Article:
My interest in history, especially of our people and our culture, is partly based on an old saying that goes along this vein: to appreciate where you are going, you should know where you have been.
For the 25th Anniversary of the Liberation of Guam, Gen. Lemuel C. Shepherd, former Commandant of the Marine Corps, was recalled to active duty to serve as guest of honor. I had the good fortune to receive a coveted assignment -- aide-de-camp to the general, one of the most distinguished officers in the Corps' history. Among many of his attributes was his belief that the relationship between senior and junior officers, and officers and enlisted men, should parallel the teacher-student relationship in education.
So it was that I had the opportunity to be tutored by an officer of his stature. The burning question in every young officer's heart is how to inspire his troops on the eve of battle. In one of those informal moments during our travel, I asked specifically what he told his troops before he led them ashore on Guam.
"That was easy," he said. "I did not have to say much. As Guam appeared on the horizon, I reminded them that Guam had belonged to us since 1898 and it was taken from us in 1941. I told them that fellow Americans were in captivity on the island and we were going in the next morning and take it back."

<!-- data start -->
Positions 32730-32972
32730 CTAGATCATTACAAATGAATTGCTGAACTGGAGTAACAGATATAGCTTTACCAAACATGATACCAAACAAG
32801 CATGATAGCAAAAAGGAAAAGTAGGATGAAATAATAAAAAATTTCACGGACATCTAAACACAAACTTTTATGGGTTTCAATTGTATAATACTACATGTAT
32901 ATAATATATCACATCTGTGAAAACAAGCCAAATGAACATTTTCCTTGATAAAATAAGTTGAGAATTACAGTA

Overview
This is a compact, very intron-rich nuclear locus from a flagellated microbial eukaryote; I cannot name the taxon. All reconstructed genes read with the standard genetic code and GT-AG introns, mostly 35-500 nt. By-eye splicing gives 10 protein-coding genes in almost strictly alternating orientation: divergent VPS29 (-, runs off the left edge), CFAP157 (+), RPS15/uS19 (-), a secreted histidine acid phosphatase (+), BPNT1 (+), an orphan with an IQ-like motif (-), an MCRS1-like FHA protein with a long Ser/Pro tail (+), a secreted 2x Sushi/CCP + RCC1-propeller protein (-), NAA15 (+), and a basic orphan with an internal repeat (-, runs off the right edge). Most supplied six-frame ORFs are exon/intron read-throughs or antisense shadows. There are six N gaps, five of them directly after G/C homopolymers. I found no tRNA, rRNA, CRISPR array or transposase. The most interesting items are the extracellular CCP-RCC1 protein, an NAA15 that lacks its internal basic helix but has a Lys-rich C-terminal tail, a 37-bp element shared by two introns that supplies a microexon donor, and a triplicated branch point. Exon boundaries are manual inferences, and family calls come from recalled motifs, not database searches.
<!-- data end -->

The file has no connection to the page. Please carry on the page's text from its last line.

In the quarter of a century that elapsed between his visits, he said that he often wondered about Guam and the people he met in the villages. This a universal sentiment shared by American warriors -- to return to the scene of battle earlier in their lives.
When we arrived on Guam, we visited every landing site and every village; he was warmly received by the commissioners (now mayors) and villagers. I could sense a change in him with every passing day and warm reception by our people.
On the final day of his visit, he was invited to speak before a special session of the Guam Legislature. Everyone in the crowded hall was moved as they listened to the sincerity and humility with which he expressed his profound appreciation for the reception given him on his return visit. He described, touchingly, how some of the villagers greeted the liberators with flowers and food and heartfelt welcome.
"By your expressions of gratitude, you saluted us. Today, on behalf of my Marines, I return your salute," he said, as he rendered a hand salute to punctuate his remarks.
It was a riveting moment. He then nodded to me to join him at the podium. Standing at attention, he closed his remarks with these words: "When I get to Heaven, those Marines who died on Guam will surely ask: 'General, was dying for Guam worth it?' My response will be a resounding, 'You are damn right it was.'"
Marine Drive was named for those warriors. As one who bore witness to the events that precipitated the naming of Guam's main artery, formalizing it to Marine Corps Drive is a meaningful and magnanimous certification of the original intention.
It is the most we could do; it is the
least they deserve.